The Nationalist Congress Party (NCP), coalition partner in the Congress-led Democratic Front (DF) government, expressed its unhappiness over the ongoing police probe in the murder of rationalist Dr Narendra Dabholkar.
Speculations are rife that the reason for NCP’s tirade against Pune police is to unseat its chief who was appointed at the insistence of Congress leaders from Western Maharashtra. Sources said Congress scored a point over alliance partner by appointing Pol, which did not go down well with the NCP. They said Pune police’s inability to crack the case so far presented the NCP with a perfect opportunity to get even with its alliance partner.
NCP spokesperson Nawab Malik called it as the failure on the part of the police to nab the assailants who killed Dr Dabholkar. The statement was made yesterday at the party’s state headquarters. Malik’s statement becomes significant against the backdrop of comment made by Deputy Chief Minister Ajit Pawar last week. Pawar had said that failure to make headway in the case was damning on the part of the police. The comment was made in the presence of Pune police commissioner Gulabrao Pol.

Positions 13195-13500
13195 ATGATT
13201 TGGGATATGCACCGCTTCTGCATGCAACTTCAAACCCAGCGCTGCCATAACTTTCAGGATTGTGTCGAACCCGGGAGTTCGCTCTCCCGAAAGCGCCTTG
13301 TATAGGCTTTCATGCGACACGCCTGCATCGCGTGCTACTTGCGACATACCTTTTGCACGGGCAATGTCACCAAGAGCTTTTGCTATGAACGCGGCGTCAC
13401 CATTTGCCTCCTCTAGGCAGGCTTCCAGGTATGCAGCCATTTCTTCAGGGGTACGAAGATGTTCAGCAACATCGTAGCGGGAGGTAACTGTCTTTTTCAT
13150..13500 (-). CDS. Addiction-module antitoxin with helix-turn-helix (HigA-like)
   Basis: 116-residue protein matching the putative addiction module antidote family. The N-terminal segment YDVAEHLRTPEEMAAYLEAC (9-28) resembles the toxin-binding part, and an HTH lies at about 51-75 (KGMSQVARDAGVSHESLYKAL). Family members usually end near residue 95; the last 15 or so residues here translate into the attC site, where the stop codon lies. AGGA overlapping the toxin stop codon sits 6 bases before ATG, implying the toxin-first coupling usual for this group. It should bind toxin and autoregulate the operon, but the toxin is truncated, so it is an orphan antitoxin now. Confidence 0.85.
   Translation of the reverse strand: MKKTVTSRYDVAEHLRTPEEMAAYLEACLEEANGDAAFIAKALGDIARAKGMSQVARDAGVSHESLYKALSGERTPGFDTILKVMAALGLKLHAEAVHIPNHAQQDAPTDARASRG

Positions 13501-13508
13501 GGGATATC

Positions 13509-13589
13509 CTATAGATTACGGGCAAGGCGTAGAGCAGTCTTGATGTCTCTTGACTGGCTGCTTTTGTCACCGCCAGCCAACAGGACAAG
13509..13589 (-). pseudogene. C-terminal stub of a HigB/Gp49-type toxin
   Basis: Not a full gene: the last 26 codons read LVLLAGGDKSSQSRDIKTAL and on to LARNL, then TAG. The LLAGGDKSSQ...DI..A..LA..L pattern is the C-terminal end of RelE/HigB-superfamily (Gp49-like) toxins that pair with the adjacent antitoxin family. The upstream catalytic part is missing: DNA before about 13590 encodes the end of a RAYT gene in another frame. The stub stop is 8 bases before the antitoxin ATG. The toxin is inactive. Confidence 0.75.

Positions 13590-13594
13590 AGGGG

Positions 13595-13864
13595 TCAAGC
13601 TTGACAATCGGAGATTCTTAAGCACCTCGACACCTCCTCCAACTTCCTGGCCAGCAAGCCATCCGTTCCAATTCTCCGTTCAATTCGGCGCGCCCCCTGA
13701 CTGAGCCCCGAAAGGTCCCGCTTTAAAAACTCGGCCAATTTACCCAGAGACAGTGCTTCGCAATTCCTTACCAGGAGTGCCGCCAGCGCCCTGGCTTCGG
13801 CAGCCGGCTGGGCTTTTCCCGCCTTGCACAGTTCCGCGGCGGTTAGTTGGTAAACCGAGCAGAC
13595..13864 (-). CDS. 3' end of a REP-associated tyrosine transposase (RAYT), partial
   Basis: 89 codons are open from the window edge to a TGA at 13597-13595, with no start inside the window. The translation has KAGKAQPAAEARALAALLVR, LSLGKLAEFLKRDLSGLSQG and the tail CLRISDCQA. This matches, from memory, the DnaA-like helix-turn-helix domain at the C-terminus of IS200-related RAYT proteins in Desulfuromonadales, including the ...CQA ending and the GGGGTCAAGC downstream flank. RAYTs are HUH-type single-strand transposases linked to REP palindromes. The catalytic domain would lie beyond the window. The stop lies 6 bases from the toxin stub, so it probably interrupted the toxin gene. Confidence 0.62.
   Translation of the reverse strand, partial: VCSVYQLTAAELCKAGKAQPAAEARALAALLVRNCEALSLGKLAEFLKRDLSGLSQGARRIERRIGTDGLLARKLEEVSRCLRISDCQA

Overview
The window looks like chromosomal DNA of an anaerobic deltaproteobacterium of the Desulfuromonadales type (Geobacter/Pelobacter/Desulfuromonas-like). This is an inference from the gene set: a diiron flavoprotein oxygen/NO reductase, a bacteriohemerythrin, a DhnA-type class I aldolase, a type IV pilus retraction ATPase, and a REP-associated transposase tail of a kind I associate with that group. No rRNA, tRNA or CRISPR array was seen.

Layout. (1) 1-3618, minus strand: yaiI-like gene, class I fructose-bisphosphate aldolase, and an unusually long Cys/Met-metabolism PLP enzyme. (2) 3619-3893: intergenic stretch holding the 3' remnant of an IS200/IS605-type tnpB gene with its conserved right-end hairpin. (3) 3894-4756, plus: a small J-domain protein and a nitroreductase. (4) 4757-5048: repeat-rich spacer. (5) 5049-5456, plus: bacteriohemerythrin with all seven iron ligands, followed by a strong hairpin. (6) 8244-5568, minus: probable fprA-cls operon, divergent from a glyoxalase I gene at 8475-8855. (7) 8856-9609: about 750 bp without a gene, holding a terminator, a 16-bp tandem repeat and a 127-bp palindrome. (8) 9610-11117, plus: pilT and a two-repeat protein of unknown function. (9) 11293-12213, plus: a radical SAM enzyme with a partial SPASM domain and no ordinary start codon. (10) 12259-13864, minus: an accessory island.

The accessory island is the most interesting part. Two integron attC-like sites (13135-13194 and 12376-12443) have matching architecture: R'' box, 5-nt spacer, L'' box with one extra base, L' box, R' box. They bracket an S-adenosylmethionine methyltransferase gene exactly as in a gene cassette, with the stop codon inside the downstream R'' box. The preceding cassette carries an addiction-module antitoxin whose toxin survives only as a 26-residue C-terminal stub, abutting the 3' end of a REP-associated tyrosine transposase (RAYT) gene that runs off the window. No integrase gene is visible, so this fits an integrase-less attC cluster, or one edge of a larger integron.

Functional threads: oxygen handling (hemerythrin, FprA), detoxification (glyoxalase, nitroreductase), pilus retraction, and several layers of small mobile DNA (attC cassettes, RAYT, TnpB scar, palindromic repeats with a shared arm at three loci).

Ironically, the statements by the NCP leaders come regardless of the fact that another NCP leader R R Patil heads the home department. The police have formed as many as 19 teams to crack the murder that occurred on August 20 in Pune. Taking note of the Pune police’s inability to make an early breakthrough, Chief Minister Prithviraj Chavan had asked Anti-Terrorism Squad chief Rakesh Maria to assist them. Maria met the local police and had offered a few tips. But a breakthrough remains elusive.
Meanwhile, both Ajit Pawar and Prithviraj Chavan appeared to be on the same page when asked whether the case would be transferred to the CBI. Both the ministers said there was no reason to involve a central investigating agency to probe the case. Chavan, while on a tour of Kolhapur, skirted the issue of handing over the case to CBI by saying that the agency was already burdened with as many as 10,000 unsolved cases.